An article entitled "A. Lindsay Gordon of Dingley Dell" is in the Register,
2 November 1886, page 6c,
"Gordon the Poet - Some Reminiscences" on
4 February 1904, page 5a.
"Gordon's Famous Leap" is in the Register,
6 June 1887, page 5d,
12 January 1888, page 5b,
"Is Gordon an Australian Poet?" on
9 August 1887, page 5d.
"The Grave of the Poet Gordon" is in the Observer,
9 July 1887, page 17d.
"A Poem by A.L. Gordon [An Exile's Lament]" is in the Register,
26 September 1887, page 7h.
The property is described in the Register,
21 April 1911, page 6d,
15 June 1911, page 7f; also see
7 December 1894, page 4h:
Dingley Dell seems to be regarded as just a house, but some day somebody may realise there may be money in it. A needed touch of romance and poetry would be added to the scenic attractions and a strangely beautiful district if Dingley Dell were acquired - why not in connection with the Tourist Bureau if in no other way? - filled with Gordon reminders and made an object of pilgrimage by visitors...
Correspondence relative to Gordon is in the Register,
1 December 1894, page 4h.
"Adam Lindsay Gordon - Extracts from his Letters - A Chat with John Riddoch" is in the Advertiser,
19 August 1895, page 6b,
"Adam Lindsay Gordon as a Legislator" on
7 March 1905, page 5h.
A photograph of "where Gordon stabled his horses in Adelaide" is in the Advertiser,
14 January 1926, page 16.
Information on the property is in the Express,
16 June 1897, page 2c.
"A Reminisce of Adam Lindsay Gordon" is in the Observer,
1 July 1899, page 34a,
"Gordon the Poet - Some Reminiscences" on
13 February 1904, page 4d; also see
6 January 1900, page 4a.
"Adam Lindsay Gordon - In His Own Country" is in the Register,
3 January 1910, page 7b.
Reminiscences of Rev J.T. Woods are in the Register,
15 and 22 January 1910, pages 4a and 4a.
A proposed acquisition of the property by the government is discussed in the Register,
15 June 1911, page 7f.
"A New Gordon Story" is in the Register,
16 December 1911, page 14i.
"At Gordon's Grave" is in the Register,
7 September 1912, page 4g.
"Gordon Memories", the reminiscences of George S. Scott who served with Gordon in the police force, are in the Register,
30 November 1912, pages 4a-14h; also see
4 January 1913, page 6 under "Early Goodwood",
"Memoirs of Adam Lindsay Gordon" on
1 November 1913, page 16b.
"A Talk With His Widow" is in the Advertiser,
23 March 1912, page 19i.
The obituary of Peter Low who married the widow appears on
4 January 1926, page 12g;
that of Mrs Low in the Register,
1 December 1919, page 6h.
"Steeplechaser and Poet" is in the Observer,
2 November 1912, page 38a.
"His Life and His Poems" is in the Advertiser,
24 January 1913, page 11b,
"The Poet as a Hero" on
20 February 1913, page 10g,
"His First Love Dead" on
3 August 1913, page 19g.
"Gordon's Leap - Some Memories" is in The Mail,
15 February 1913, page 19f; also see
19 April 1913, page 9a.
"Gordon's First Love" is in the Register,
2 August 1913, page 16c.
"Stockman and Poet" is in the Register,
1 November 1913, page 16b.
"With Adam Lindsay Gordon - South-East Men and Matters" is in the Register;
12 February 1914, page 8c,
"The Ride From the Wreck" appears on
3 April 1914, page 9a.
Reminiscences of Mrs Clindening are in the Observer,
31 October 1914, page 45b,
of A. Hayes are in the Register,
9 April 1914, page 6f;
of Mrs Louden on
23 April 1914, page 6f and
R. McDonald on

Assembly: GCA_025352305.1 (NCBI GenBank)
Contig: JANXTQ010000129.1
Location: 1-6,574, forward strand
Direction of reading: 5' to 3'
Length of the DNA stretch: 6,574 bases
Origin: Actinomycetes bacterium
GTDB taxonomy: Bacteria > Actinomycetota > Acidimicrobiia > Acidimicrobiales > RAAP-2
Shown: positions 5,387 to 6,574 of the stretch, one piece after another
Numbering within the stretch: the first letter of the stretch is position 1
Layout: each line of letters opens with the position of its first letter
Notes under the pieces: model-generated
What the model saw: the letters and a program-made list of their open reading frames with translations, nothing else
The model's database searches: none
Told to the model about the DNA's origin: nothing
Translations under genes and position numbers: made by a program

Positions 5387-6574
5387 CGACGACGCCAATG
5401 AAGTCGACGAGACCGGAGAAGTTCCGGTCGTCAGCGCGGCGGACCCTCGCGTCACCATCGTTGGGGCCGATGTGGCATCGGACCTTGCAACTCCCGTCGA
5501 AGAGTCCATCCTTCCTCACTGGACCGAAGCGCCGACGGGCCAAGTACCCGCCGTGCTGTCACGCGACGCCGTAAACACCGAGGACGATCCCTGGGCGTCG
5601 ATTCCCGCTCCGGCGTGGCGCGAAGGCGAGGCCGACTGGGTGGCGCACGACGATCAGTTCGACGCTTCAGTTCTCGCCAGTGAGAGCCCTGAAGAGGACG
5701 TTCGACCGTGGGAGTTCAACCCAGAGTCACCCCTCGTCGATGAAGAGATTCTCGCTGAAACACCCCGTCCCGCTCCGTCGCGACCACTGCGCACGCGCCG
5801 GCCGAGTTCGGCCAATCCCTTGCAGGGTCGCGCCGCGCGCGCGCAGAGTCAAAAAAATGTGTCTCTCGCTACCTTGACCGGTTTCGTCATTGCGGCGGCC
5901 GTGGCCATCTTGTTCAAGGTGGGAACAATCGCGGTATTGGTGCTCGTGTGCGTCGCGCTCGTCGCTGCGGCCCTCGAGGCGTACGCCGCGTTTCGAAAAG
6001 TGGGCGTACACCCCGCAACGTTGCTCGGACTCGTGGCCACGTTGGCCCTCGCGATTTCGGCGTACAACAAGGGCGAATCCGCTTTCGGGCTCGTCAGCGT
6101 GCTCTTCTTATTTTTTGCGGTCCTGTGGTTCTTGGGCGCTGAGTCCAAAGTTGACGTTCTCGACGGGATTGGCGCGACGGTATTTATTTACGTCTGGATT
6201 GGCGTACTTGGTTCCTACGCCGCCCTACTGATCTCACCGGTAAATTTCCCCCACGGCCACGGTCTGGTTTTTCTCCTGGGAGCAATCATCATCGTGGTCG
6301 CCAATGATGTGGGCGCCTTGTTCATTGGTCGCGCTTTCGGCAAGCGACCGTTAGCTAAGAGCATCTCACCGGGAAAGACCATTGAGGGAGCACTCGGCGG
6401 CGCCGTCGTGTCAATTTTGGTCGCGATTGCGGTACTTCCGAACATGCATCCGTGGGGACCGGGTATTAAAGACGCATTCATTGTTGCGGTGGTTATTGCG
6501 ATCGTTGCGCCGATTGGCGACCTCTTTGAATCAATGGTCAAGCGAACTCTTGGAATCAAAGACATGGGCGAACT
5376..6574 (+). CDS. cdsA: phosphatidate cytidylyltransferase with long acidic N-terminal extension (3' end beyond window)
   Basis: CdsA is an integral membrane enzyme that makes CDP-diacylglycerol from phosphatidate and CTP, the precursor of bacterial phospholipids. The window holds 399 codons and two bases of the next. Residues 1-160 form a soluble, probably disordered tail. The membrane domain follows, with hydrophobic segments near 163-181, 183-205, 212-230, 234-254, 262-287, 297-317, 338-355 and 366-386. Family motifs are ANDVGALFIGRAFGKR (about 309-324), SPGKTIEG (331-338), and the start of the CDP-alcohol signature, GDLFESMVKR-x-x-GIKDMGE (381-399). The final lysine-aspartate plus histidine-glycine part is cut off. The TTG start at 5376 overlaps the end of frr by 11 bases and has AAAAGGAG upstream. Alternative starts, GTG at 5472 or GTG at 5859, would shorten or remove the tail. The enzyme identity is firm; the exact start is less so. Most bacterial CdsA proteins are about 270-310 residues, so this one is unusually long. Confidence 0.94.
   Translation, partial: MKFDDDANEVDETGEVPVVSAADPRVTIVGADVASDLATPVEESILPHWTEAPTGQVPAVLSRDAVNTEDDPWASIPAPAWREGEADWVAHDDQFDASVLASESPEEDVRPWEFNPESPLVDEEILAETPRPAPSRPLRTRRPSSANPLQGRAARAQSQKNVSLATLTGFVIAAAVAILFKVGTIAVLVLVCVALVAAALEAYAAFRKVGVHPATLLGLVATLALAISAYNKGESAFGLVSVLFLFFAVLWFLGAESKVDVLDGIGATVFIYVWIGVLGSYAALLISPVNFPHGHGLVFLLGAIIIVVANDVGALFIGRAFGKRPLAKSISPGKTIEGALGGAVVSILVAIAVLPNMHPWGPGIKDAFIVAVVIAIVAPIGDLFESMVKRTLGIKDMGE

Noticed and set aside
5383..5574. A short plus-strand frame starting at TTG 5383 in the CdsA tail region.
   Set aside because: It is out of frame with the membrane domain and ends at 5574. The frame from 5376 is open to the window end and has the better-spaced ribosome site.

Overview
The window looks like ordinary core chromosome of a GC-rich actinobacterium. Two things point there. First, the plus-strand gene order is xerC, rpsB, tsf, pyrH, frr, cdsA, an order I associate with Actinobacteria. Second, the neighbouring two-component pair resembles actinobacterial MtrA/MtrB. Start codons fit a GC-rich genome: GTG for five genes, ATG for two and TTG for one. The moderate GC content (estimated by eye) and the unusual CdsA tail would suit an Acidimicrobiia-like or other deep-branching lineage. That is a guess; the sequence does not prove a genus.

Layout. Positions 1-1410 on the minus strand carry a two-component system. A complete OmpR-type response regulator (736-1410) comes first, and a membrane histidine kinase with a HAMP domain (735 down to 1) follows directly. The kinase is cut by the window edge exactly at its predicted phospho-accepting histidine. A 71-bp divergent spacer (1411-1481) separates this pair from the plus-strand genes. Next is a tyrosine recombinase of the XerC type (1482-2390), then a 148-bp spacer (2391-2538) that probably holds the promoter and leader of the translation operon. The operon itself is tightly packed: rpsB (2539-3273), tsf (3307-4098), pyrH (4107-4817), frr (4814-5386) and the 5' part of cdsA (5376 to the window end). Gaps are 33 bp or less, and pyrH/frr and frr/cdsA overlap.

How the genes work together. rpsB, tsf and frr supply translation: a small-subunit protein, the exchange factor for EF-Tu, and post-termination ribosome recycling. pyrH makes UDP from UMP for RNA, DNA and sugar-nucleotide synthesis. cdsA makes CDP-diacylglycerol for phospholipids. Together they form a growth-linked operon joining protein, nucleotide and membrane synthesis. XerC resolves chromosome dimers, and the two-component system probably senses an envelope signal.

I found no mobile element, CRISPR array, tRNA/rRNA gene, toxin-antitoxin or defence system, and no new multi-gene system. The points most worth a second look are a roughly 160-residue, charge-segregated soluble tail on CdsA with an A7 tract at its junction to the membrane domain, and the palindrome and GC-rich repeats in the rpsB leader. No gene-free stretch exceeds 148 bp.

6 July 1914, page 9e; also see
19 November 1915, page 4e.
"The Poet's Birthday" is in The Mail,
16 October 1915, page 10b.
"Keeping His Memory Green" is in the Register,
13 December 1916, page 9d,
"In Memory of Gordon" on
18 December 1916, page 4f,
"Reminiscences", by Harry Stockdale, on
17 May 1919, page 10d; also see
13 October 1921, page 8f,
"A Link with Gordon" on
5 October 1922, page 6h and
"A Link With Gordon - Death of Mr Peter Low" on
4 January 1926, page 10b.
A proposal for the government to purchase the property is reported in the Register,
8 September 1920, page 6g,
11 and 27 August 1921, pages 6e and 6h,
7 and 21 October 1921, pages 6g and 6g,
31 January 1922, page 4f,
2, 13 and 27 February 1922, pages 6e, 7d and 6f.
It is described on
20 January 1923, page 12c,
27 June 1923, page 8e,
7 December 1923, page 8g.
A proposal to make the property a national reserve appears on
26 June 1926, page 12f.
Information on the Admella wreck, etc., is in the Register,
6 February 1922, page 3c.
"Famous Leap Recalled" is in The Mail,
3 June 1922, page 13g.
"Gordon as a Politician" is in the Register,
21 April 1923, page 7b.
An article by Rev John Blacket is in the Observer,
28 April 1923, page 52,
5 May 1923, page 51b.
"Adam Lindsay Gordon - In a New Role" is in the Observer,
1 September 1923, page 20e.
"Adam Lindsay Gordon and the Police Force" is in the Register,
5 December 1923, page 8g.
"The Australian Byron" is in the Advertiser,
31 May 1924, page 20g.
Gordon's speeches in the House of Assembly are discussed in the Register,
31 May 1924, page 6i,
"Australian Poetry" on
29 September 1923, page 6e,
"Adam Lindsay Gordon - The Politician" on
24 May 1926, page 6f,
"The Poet and the Man" on
29 May 1926, page 4e.
"Adam Lindsay Gordon - Was He a Failure?" is in The Mail,
10 and 17 September 1927, pages 3e and 15d; also see
24 September 1927, page 1a.
"In Memory of Gordon - Abbey Sanctions Tablet" is in The News,
4 August 1933, page 5c.
"Centenary Celebration" is in the Advertiser,
19 October 1933, page 17b; also see
4 December 1933, page 7a,
7 April 1934, page 2.
Photographs are in the Chronicle,
19 October 1933, pages 33-35; also see
19 October 1933, page 44.
"New Light on Adam Lindsay Gordon" is in the Chronicle,
14 November 1935, page 47.
Information on the "Prospect" subdivision is in the Register,
7 August 1924, page 4d.
A railway station near Salisbury. Aboriginal for 'swamp'. A suburb of the same name was laid out in 1966 by C.L. and B.J. Wilkinson, C.L. Bonython and M.R. Turner.
Its school opened in 1977.